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kev
06-11-2005, 06:06 PM
Hello to all,:)

My request is a simple one,

I may be asked to explain why it is preferable to blast freeze (-25c) freshly butchered meat as opposed to the tradition method of -20C.

What effect does either have on the meat?

What are the advantages/disadvantages of either method?

Look forward to your replies guys,

Regards,
Kev

chillin out
06-11-2005, 07:42 PM
Hi Kev,

The bigger the temp diff - the quicker it will get the meat cold.

Which will help stop bacteria forming/growing.

Chillin:) :) :)

PobodysNerfect
07-11-2005, 01:11 AM
Kev,

There are many things to consider when freezing food. I have attached a few pages from a food science book.

Regards,

Jan

lana
07-11-2005, 09:55 AM
Hello to all,:)

My request is a simple one,

I may be asked to explain why it is preferable to blast freeze (-25c) freshly butchered meat as opposed to the tradition method of -20C.



Hi there,
In the blast freezer the temperature is normally -35 or -40C. If the room temperature is -25C then it is a normal cold room.
In order to preserve the quality of the food and also reduce the core temperature to the required value then the food must be cooled very quickly with low temperature.
If not then the ice build up on the surface of the food will act as an insulation therefore, the core temperature will not reach to the required temperature.
Cheers :)

US Iceman
07-11-2005, 01:48 PM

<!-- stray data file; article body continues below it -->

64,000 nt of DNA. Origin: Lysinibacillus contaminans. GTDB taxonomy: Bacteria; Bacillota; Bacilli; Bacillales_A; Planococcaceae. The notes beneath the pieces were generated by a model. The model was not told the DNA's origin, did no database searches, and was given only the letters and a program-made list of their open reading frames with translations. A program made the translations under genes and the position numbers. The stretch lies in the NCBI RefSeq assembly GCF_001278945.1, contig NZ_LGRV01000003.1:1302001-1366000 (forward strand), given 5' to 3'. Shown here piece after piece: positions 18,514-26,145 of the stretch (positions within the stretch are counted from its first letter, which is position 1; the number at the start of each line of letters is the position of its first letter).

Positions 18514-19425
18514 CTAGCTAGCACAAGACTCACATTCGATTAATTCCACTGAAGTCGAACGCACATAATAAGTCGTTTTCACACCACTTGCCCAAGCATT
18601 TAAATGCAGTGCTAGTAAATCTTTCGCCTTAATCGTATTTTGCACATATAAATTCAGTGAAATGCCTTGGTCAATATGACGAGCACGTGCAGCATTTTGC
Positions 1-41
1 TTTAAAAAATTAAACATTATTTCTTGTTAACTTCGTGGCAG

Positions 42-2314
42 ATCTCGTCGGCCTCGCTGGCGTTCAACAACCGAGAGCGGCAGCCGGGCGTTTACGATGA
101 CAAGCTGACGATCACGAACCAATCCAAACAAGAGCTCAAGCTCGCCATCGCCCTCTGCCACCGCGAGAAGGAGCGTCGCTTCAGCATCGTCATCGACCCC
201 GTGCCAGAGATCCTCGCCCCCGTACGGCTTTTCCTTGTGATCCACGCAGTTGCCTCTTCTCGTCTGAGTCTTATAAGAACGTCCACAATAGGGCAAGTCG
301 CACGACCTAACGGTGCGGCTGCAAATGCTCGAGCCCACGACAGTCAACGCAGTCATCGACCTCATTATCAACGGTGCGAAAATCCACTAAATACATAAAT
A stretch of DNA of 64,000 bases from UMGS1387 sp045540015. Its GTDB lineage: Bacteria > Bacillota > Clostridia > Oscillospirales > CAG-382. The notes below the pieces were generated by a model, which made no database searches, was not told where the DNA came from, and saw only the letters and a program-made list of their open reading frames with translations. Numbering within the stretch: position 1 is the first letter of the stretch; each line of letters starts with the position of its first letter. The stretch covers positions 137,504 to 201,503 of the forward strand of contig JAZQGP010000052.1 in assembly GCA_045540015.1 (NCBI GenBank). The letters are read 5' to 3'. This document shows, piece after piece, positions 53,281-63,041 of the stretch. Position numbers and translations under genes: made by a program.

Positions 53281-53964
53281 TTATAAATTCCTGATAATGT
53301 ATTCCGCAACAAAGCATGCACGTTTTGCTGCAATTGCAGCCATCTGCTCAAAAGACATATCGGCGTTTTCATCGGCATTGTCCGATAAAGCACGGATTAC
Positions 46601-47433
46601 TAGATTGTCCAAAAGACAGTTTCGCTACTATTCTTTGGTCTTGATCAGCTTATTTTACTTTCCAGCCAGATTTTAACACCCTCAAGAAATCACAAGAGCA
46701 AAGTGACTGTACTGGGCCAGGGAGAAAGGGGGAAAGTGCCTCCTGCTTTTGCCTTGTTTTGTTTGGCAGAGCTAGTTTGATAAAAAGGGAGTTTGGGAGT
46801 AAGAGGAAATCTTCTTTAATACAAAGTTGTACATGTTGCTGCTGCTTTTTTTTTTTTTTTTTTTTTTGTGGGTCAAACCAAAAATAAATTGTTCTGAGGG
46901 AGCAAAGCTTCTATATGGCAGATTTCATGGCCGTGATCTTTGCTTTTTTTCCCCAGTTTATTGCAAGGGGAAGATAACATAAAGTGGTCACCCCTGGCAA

I have attached a few pages from a food science book

The pages you provided look very interesting. Can you provide the book information please?

Title, Author, ISBN, etc.

Thank you in advance.

Regards,
US Iceman

Carlo Hansen
07-11-2005, 04:56 PM
This tread is very interesting, because I am going to make some test regarding this problem in the next 2 months.
Here in denmark many butchers let the beef cattle hang
about 2 - 3 weks before the cutting out and this means that the meat will lose about 8-10 % of the weight in this period with a traditionel cooling room.
Concerning pig meat, they blast freeze them shortly before they are going to the cooling room, if they not do the cut out the next day, but let them hang 3-4 days they will have to pay more for the cut out.
I have build a new cooling trailer, witch allov a cooling temperature at 1,5 C and with a RH about 95-96%.
I think this can reduce the drying up of the meat.
I will bring the test in this forum.

Best regards
Carlo Hansen

patrickj
07-11-2005, 07:05 PM
Kev,

There are many things to consider when freezing food. I have attached a few pages from a food science book.

Regards,

Jan
Dear jan,

I was trying to see what is in the attachments but failed due to a reading error of the Acrobat Reader.Would you please check on this and advice me.
Thanks,
Patrickj

Peter_1
07-11-2005, 07:11 PM
I may be asked to explain why it is preferable to blast freeze (-25c) freshly butchered meat as opposed to the tradition method of -20C.

What effect does either have on the meat?

What are the advantages/disadvantages of either method?


What do you mean with the traditional method? Hanging the meat in an ordinary freezer at -20C?
Blast freeze fastens the freezing process and prevents that the water molecules inside the meat can stick together to bigger water droplets which can form meat deforming cristals. (the freezing water molecules tears the meat inside)

PobodysNerfect
08-11-2005, 01:40 AM
I was trying to see what is in the attachments but failed due to a reading error of the Acrobat Reader.Would you please check on this and advice me.


Maybe you need a new Acrobat Reader.



I have build a new cooling trailer, witch allov a cooling temperature at 1,5 C and with a RH about 95-96%.
I think this can reduce the drying up of the meat.

Carlo,